It MAY increase the risk of having a large baby which can lead to a provider recommending induction, birth trauma from things like shoulder dystocia, which is where one shoulder gets stuck behind the pubic bone, birth defects, hypertensive disorders, and could potentially increase the risk of needing a c-section.


Reminder: suspecting a big baby is not a medically indicated reason for induction. Read the evidence here.


Your providers will be concerned about your baby's blood sugars after birth, so they will test them. It can sometimes require supplementation of formula, donor milk or you will have to express milk while you are at your birth place. You can start collecting colostrum in pregnancy, read more here.


Here are some nutrition things to keep in mind as it relates to blood pressure concerns, like pre-eclampsia:

  • we know that adding just 5g of fiber per day can reduces your risk of developing preeclampsia by 14%

  • Eating 5 or more servings of plants/day can reduce your risk by 55-75%

  • Research supports 1000mg of calcium/day from early pregnancy and through the third trimester

  • If you have low selenium your risk of pre-e is 4x higher. All you need to do is add 2 Brazil nuts to your daily intake to meet this goal (check your prenatal vitamin for this important nutrient too)

Can I use nutrition to help prevent developing GD?

During preconception, the 3-4 months leading up to actively trying to conceive you may consider your diet and lifestyle from a nutrition standpoint to help prevent gestational diabetes in pregnancy.

  • Through nutrition there is a link between gut health and the diagnosis of GD. If you are in the stages of trying to conceive or your first or potentially the very beginning of your second trimester consider adding fermented foods to your diet like kimchi, kefir, or a probiotic. To read more about the benefits of probiotics on the prevention and treatment of GD, click here.

  • There is some research that supports magnesium supporting better outcomes for pregnant people with GD as it relates to insulin and oxidative stress. Here is the meta-analysis.

  • There is newer research that shows a link between high supplemental folic acid and an increased risk in contracting GD. Folic acid is the synthetic version of folate and it serves a valuable purpose: eliminating neural tube defects like spina bifida. Supplementation is recommended about 12 weeks before pregnancy and through the first 12 weeks. There has been no proven benefit of continuing to take a folic acid supplement after the neural tubes have closed. Here is the cohort study that looked at 42k participants. It should be noted that this study was unable to differentiate between synthetic folic acid and folate from natural forms.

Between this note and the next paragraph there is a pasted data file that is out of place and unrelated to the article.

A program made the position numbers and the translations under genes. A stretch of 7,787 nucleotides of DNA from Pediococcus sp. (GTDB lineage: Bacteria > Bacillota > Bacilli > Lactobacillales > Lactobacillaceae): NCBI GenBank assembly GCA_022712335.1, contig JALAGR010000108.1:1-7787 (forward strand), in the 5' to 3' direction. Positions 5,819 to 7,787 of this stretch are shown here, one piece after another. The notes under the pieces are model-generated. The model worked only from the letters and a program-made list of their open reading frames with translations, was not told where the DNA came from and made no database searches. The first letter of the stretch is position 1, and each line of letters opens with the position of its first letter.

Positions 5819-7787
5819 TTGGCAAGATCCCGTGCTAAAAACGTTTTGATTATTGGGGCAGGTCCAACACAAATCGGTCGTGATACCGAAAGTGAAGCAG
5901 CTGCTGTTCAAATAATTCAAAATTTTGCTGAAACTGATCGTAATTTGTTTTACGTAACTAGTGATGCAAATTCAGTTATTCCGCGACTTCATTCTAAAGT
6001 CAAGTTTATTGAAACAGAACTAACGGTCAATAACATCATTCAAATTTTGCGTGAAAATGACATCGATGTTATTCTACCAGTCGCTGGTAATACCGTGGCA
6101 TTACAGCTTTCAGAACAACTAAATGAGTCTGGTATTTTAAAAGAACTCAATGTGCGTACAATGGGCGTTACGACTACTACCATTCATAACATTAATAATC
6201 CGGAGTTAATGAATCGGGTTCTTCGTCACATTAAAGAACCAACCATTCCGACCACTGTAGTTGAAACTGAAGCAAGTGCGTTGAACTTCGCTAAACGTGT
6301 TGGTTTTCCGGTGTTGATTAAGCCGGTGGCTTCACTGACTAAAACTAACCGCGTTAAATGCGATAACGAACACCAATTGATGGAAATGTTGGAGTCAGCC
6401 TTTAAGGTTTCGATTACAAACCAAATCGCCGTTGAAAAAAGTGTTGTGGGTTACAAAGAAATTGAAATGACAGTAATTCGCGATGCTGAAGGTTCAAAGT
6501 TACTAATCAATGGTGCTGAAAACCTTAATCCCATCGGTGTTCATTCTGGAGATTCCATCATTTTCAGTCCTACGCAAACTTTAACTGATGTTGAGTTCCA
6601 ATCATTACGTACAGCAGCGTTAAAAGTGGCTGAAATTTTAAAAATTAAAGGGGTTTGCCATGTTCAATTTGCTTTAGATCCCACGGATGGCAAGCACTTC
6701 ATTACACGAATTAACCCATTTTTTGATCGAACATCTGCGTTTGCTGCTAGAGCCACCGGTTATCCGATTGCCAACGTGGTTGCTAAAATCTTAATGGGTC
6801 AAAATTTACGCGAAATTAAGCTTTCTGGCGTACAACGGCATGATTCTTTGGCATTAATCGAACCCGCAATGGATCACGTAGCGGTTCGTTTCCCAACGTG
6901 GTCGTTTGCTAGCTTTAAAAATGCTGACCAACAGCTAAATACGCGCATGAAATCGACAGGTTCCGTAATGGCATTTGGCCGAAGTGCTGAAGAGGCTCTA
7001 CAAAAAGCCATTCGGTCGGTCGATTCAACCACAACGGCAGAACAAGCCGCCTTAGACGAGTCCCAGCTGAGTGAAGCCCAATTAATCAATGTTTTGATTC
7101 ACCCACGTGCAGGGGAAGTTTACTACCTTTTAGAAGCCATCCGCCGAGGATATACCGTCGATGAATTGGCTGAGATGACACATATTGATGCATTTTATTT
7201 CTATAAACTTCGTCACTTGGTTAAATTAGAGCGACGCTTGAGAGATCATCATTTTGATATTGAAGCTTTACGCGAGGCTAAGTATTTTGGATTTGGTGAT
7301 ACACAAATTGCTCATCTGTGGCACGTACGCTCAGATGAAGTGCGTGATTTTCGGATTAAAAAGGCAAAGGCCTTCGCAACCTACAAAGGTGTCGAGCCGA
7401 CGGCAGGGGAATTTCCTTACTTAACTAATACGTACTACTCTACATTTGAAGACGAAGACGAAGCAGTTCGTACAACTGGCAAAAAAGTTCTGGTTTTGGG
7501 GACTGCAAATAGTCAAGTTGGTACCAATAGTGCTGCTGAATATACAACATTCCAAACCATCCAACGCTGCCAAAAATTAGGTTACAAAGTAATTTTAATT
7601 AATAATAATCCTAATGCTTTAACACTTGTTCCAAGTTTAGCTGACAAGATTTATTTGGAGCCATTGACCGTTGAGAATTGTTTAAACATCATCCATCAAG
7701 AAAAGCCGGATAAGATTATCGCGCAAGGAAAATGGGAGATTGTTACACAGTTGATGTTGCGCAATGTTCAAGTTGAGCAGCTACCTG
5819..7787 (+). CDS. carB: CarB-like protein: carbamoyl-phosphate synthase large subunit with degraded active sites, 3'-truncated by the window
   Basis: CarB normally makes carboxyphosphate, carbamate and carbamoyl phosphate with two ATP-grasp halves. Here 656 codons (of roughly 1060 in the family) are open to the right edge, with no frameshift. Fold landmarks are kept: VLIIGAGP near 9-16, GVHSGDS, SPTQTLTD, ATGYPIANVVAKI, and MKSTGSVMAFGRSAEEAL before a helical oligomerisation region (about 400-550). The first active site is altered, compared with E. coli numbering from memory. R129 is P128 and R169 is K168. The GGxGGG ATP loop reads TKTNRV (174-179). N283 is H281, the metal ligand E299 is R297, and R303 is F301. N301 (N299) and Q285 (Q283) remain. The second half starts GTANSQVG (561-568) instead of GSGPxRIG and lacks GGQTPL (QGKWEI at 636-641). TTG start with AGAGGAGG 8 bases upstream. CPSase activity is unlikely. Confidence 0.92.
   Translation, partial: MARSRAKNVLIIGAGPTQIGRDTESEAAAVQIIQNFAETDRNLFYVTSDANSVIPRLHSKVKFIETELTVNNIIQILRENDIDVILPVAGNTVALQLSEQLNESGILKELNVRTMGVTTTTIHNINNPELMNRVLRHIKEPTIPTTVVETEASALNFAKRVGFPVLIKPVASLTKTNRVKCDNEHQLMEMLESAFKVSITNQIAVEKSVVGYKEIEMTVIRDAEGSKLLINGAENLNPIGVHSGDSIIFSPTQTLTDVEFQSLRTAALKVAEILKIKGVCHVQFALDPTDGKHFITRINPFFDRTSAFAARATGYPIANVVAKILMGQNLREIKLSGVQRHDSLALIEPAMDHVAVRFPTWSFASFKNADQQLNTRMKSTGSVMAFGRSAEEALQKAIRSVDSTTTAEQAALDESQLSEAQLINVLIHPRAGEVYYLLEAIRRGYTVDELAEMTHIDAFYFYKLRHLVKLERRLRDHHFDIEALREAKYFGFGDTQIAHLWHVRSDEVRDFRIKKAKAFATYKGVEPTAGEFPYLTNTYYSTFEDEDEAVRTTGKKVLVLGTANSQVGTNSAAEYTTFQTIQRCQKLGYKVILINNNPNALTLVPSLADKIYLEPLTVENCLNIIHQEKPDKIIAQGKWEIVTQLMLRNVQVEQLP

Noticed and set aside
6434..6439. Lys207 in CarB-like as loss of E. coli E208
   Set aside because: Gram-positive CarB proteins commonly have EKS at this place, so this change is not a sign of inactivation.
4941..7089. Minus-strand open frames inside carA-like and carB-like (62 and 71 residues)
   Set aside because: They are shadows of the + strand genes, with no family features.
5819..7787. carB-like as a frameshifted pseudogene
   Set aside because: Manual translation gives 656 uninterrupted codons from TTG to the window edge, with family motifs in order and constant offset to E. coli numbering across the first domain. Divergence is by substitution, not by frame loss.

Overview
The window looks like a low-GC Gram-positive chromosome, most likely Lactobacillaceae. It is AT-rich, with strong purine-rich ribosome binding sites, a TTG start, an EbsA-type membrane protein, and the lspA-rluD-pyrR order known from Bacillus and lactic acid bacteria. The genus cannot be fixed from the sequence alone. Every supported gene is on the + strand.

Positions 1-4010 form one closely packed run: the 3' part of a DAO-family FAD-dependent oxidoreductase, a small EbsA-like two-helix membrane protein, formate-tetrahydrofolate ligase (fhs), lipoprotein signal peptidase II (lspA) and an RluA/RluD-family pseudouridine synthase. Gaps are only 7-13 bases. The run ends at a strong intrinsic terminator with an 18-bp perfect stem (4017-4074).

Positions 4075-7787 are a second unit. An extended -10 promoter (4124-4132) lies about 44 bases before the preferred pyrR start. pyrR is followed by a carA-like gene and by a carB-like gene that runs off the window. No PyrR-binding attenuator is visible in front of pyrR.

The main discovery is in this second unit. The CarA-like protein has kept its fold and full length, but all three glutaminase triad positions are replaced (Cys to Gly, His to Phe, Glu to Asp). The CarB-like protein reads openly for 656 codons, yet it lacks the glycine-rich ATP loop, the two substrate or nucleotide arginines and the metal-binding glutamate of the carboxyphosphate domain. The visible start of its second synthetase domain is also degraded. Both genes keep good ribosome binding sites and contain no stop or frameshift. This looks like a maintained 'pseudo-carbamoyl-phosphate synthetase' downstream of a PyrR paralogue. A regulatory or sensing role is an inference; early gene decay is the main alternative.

• Research shows a potential link between low vitamin D levels in the blood and the development of GD.

If you are preparing to take your gestational diabetes test here are some tips to help you navigate the test, not to trick the test.

  • The night before your test have a bedtime snack. Examples include: dark chocolate and nuts, cheese and crackers, cottage cheese and fruit, or even chips and guac

  • A bedtime snack is important because your placenta sends out a surge of hormones in the early morning hours, between 4-6 AM, so you may automatically start your day with higher blood sugar.

  • Before your test make a savory breakfast like an egg scramble with at least 2 veggies plus a piece of whole grain toast with butter or avocado smeared on it. Try this tasty breakfast burrito recipe.

  • After your test, eat something high in protein and fat to avoid the crash and feeling extra icky

  • Continue to eat high protein, high fat, high fiber meals for the next few days to avoid feeling the ick

Let us know what questions you have about gestational diabetes in the comments!